What are my rights in childbirth?

Jan 17, 2022

PART I of II – Download your FREE printable Birther's Bill of Rights and Birth Rights Affirmations here. It's our gift to expecting families, because we believe that we can't improve the world until we improve how people come into it.

If you don't know your rights, you don't have any. And the most important legal, ethical right you MUST remember and protect in labor is

BODILY AUTONOMY ALWAYS OUTRANKS HOSPITAL POLICY

Hospital policies are NOT laws. Yes, hospitals have policies and protocols. But policies and protocols aren't protected by the law, whereas your bodily autonomy MOST EMPHATICALLY is. You have a legal right to bodily autonomy and informed consent at all times, and in all places, and in all things. 

Informed consent / refusal

Informed consent is the process by which your health care provider discloses all relevant information about a medication or intervention, so that you are able to make a voluntary choice to accept or refuse the proposed treatment. You have a legal and ethical right to control what happens to your body at all times. Your care provider has a legal and ethical duty to involve you in your own health care.

What are the elements of full informed consent?

  1. The specifics of the medication or intervention
  2. Reasonable alternatives to the proposed intervention
  3. The relevant risks and benefits of each alternative
  4. Free and un-coerced acceptance or refusal of the intervention

Consent implies freedom of choice

When you are coerced, intimidated, manipulated or scared into saying yes to something, your ability to consent has been diminished. It is very difficult to make a decision when you are being treated without respect, in a manner that creates so much anxiety that you feel like you must choose what your care provider prefers. In your prenatal appointments, watch carefully for signs that you are being manipulated, intimidated or frightened. You will feel it, even if you can’t put a finger on it — you’ll leave the appointment feeling upset, angry, out of control, confused, unsettled, annoyed, bullied, steamrollered — you get the idea. A care provider who uses those tactics before labor will certainly resort to them during labor. Find a care provider who demonstrates sensitivity towards your concerns, preferences, and feelings.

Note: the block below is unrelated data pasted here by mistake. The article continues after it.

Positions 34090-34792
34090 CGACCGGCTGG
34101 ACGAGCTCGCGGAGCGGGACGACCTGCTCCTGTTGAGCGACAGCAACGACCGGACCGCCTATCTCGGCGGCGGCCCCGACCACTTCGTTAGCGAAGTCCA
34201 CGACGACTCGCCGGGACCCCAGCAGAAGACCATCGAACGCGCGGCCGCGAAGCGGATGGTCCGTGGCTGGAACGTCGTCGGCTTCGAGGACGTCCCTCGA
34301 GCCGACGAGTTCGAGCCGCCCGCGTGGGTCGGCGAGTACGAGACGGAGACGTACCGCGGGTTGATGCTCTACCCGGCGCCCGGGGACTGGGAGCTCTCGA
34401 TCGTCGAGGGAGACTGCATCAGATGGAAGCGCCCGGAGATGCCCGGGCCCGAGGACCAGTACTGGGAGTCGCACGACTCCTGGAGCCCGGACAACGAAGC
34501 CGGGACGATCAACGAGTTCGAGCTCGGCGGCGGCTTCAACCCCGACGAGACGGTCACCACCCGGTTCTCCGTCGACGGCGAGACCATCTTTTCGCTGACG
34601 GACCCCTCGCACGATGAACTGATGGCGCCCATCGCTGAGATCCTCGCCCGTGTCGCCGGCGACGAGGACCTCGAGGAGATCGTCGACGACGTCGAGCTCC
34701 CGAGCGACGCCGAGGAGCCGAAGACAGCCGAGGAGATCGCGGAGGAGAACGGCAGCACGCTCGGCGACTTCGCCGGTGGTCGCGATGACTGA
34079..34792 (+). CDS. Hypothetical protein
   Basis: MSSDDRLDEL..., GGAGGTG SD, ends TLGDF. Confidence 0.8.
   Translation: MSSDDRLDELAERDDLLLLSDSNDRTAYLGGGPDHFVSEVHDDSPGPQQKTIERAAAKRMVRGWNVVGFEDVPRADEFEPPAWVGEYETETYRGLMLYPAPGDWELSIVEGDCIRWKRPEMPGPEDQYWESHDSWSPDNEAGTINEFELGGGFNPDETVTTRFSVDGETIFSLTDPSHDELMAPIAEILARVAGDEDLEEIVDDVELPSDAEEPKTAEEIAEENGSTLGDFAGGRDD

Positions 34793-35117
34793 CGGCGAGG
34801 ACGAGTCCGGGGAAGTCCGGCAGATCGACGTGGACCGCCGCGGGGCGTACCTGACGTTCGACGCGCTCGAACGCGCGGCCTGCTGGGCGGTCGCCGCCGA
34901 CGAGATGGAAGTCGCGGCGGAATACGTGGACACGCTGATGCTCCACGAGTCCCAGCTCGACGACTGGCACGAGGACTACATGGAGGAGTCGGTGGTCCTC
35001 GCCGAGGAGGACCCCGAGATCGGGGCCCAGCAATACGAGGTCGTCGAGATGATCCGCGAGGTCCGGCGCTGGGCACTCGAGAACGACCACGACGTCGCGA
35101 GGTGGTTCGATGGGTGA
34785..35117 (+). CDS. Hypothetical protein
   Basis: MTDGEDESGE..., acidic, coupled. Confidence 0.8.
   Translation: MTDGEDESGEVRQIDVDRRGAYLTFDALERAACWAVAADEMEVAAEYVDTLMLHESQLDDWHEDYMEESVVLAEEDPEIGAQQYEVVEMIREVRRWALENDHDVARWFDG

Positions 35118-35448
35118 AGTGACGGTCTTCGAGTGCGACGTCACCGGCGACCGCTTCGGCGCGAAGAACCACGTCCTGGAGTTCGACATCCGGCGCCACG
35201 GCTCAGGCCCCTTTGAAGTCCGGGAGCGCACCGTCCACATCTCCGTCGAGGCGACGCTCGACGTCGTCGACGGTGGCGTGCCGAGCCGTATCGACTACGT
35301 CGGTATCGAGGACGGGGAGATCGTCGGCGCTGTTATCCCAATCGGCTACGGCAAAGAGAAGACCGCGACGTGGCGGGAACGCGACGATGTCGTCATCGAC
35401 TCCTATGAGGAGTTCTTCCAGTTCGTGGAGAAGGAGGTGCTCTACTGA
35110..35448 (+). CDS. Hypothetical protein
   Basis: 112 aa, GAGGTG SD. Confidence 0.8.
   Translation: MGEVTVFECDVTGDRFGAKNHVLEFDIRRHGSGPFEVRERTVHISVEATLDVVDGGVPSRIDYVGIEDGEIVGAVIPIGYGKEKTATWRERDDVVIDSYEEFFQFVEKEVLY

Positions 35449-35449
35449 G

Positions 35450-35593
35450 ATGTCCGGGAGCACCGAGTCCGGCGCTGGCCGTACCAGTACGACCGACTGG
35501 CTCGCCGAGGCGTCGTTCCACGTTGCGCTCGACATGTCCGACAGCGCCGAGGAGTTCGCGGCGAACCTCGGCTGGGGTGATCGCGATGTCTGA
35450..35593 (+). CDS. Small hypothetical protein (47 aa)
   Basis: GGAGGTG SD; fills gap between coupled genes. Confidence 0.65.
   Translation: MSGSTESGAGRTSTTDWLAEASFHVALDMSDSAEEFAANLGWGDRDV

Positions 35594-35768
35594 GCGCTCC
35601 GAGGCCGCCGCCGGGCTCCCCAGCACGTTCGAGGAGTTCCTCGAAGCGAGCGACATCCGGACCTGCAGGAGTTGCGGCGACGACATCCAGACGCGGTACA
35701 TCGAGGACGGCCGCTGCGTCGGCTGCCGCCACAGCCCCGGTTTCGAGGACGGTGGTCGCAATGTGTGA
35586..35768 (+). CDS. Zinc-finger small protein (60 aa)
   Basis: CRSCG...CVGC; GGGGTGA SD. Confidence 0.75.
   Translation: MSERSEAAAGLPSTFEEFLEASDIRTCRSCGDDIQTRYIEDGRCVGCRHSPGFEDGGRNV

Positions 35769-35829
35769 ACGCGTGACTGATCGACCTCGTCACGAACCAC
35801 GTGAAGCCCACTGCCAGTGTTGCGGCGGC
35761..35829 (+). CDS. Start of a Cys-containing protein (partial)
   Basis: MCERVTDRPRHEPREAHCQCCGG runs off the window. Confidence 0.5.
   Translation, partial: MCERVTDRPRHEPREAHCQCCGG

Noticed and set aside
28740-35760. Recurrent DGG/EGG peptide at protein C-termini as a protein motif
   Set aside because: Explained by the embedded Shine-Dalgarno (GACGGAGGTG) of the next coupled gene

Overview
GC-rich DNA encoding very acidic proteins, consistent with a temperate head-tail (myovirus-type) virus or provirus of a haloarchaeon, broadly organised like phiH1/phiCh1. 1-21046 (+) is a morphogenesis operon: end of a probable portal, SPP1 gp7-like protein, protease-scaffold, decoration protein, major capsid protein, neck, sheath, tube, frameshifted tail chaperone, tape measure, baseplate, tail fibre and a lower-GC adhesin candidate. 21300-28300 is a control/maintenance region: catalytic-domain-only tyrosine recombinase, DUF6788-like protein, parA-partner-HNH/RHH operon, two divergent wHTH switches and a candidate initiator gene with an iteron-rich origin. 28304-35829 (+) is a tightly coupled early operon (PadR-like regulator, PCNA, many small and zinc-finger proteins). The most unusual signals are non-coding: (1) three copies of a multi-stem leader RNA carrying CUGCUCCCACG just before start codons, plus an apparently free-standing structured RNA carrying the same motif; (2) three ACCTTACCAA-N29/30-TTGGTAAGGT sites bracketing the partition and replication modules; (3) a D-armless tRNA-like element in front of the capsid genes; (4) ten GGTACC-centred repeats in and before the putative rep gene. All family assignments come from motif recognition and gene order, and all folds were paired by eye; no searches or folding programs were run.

Manipulative words to watch out for

Hospitals use an intimidating legalese-type vocabulary to get compliance from you with as little friction as possible. This language is meant to sound legally binding, so that you will be less likely to challenge or object to their business practices. 

Some legalese words to watch out for include: mandatory, policy, protocol, required, allowed (or not allowed), non-negotiable, etc. The use of this vocabulary is intentionally authoritative, and it may influence you to comply in situations where you otherwise wouldn't. Legalese language in a medical setting is a way of sidestepping TRUE informed consent, and you shouldn't fall for it. 

Let me teach you how to translate this legalese into real language.

Nurse says, "It is mandatory for you to have a saline lock placed upon admission to Labor and Delivery."

Translate, "We recommend you allow us to start a saline lock when you get to your L&D suite."

The word "mandatory" immediately makes you believe that you don't have the ability to refuse the saline lock. They know this. That's why they use that word. You can still say no, if you want to. I'm not saying you SHOULD say no to a saline lock. I am saying you CAN.